7. I hope they made it through the night. If they did, I would suggest that if they are drinking you still have time.

    One thing that always pops up in this section is chicks not eating. You might not see the chicks eat at all. I am not saying that you do not have a problem but I believe there are many cases in which birds are stressed to death by unneeded treatments or continuous feeding attempts. Although I recommended the worming treatment, I seriously doubt that either cecal or capillary worms have had time to cause significant stress in eight days.

    I did not see you mention whether or not these birds have been on the ground or with older birds. If you can give us some more information or a group picture it might help.

    One other consideration is size. Not all chicks are hatched the same size or grow uniformly. The chicks that we hatch from two year old birds and a few of the older birds are much smaller than others. When we first started hatching peafowl, we were continually concerned about droopy, sleepy chicks. Not so much anymore. You will find that some chicks have different sleep cycles and appear out of it when other are running around.

    Keep us updated.
     
  8. casportpony

    casportpony Team Tube Feeding Captain & Poop Inspector General Premium Member Project Manager

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    Quote: The little bugs moving around are most likely maggots as I think they are too young for worms, but if they are worms, probably cecal worms. If they hatched outside I would be highly suspicious of blackhead, but if they've never been on the ground, it's more likely coccidiosis. Either way, they need to be treated.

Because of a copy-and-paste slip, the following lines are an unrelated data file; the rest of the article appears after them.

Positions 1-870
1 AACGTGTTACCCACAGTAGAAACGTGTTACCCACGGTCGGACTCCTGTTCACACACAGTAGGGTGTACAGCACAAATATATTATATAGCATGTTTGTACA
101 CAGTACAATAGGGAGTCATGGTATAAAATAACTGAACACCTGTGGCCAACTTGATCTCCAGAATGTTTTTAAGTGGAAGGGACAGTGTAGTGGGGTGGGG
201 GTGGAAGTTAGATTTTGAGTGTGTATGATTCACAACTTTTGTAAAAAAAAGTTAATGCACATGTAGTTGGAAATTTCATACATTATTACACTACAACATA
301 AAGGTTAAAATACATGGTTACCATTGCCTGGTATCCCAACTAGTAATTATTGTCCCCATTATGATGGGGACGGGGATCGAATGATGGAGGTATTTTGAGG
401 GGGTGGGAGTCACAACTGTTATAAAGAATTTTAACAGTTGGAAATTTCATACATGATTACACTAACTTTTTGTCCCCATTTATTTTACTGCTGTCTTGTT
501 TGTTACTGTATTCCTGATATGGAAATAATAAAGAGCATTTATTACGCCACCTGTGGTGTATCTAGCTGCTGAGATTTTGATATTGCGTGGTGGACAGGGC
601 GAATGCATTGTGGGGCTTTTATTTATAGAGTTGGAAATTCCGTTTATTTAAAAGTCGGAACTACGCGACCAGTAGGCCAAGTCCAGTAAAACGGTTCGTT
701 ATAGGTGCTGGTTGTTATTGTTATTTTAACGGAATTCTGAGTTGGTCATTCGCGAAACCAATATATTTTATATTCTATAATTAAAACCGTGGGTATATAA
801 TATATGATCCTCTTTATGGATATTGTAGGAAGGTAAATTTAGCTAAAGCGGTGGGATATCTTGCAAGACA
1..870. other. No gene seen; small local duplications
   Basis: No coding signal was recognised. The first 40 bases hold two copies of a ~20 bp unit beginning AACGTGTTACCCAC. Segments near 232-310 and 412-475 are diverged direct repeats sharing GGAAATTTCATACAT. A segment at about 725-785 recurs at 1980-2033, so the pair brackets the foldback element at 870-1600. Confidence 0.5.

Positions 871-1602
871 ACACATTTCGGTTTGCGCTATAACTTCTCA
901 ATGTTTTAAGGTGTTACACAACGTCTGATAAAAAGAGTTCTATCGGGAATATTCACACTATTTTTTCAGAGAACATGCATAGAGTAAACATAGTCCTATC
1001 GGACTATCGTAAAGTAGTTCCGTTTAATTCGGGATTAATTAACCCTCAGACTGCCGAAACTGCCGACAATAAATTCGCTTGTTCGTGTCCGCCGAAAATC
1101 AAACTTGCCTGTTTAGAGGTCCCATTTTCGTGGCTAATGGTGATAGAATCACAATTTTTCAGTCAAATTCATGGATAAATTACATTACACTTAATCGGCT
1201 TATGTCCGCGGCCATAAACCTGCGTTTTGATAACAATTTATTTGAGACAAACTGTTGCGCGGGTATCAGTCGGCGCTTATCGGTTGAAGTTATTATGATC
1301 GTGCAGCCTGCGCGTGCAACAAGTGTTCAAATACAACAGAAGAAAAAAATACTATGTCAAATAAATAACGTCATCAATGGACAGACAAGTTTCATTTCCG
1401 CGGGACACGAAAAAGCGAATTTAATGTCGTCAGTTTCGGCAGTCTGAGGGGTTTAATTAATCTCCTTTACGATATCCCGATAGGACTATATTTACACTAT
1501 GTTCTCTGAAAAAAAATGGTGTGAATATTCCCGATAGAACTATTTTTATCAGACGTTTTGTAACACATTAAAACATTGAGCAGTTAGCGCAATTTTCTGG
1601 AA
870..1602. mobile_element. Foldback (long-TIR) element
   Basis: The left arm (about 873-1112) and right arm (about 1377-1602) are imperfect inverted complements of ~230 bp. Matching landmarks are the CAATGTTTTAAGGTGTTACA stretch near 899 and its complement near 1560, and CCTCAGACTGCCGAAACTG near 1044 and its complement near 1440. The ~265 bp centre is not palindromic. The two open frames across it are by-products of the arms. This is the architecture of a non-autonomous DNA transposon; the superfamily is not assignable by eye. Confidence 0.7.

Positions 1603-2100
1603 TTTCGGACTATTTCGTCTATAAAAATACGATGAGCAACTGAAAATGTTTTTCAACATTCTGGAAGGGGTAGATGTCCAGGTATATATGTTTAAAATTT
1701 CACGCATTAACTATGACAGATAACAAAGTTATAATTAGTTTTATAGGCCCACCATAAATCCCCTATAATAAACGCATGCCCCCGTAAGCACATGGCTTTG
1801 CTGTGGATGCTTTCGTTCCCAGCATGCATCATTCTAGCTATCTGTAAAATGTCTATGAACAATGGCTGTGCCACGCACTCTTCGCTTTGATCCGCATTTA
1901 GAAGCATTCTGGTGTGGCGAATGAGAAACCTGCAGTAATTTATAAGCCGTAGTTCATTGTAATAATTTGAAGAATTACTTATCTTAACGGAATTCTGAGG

The Corid powder dose is no less than 3/4 teaspoon per gallon. It is *not* 1/2 teaspoon like many people think. Trust me.
    The Corid liquid dose is no less than 1 teaspoon per gallon, I use 2, which is recommended by the FDA for severe outbreaks.

    If they have blackhead you need to find some metronidazole liquid suspension. Unfortunately, they probably don't have much time left, so you should think about a trip to the vet to get some. The dose is no less than 30mg/kg by mouth once a day for 5 days.

    If they aren't eating, you should also think about learning to tube feed. A vet could show you how to.

    -Kathy
    Edited to fix typo. Metronidazole dose is 30mg/kg, not 50mg/kg.
     
    Last edited: Aug 22, 2013
    1 person likes this.
  9. casportpony

    casportpony Team Tube Feeding Captain & Poop Inspector General Premium Member Project Manager

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    Just thought I should add that they are not too young to get blackhead as they can get blackhead from "cloacal drinking"... That's how I lost two of mine last year.

    -Kathy
     
  10. If their yellow poop is really bright yellow poop, Kathy could be correct. Unfortunately, the success rate for blackhead treatment in chicks that young is not good.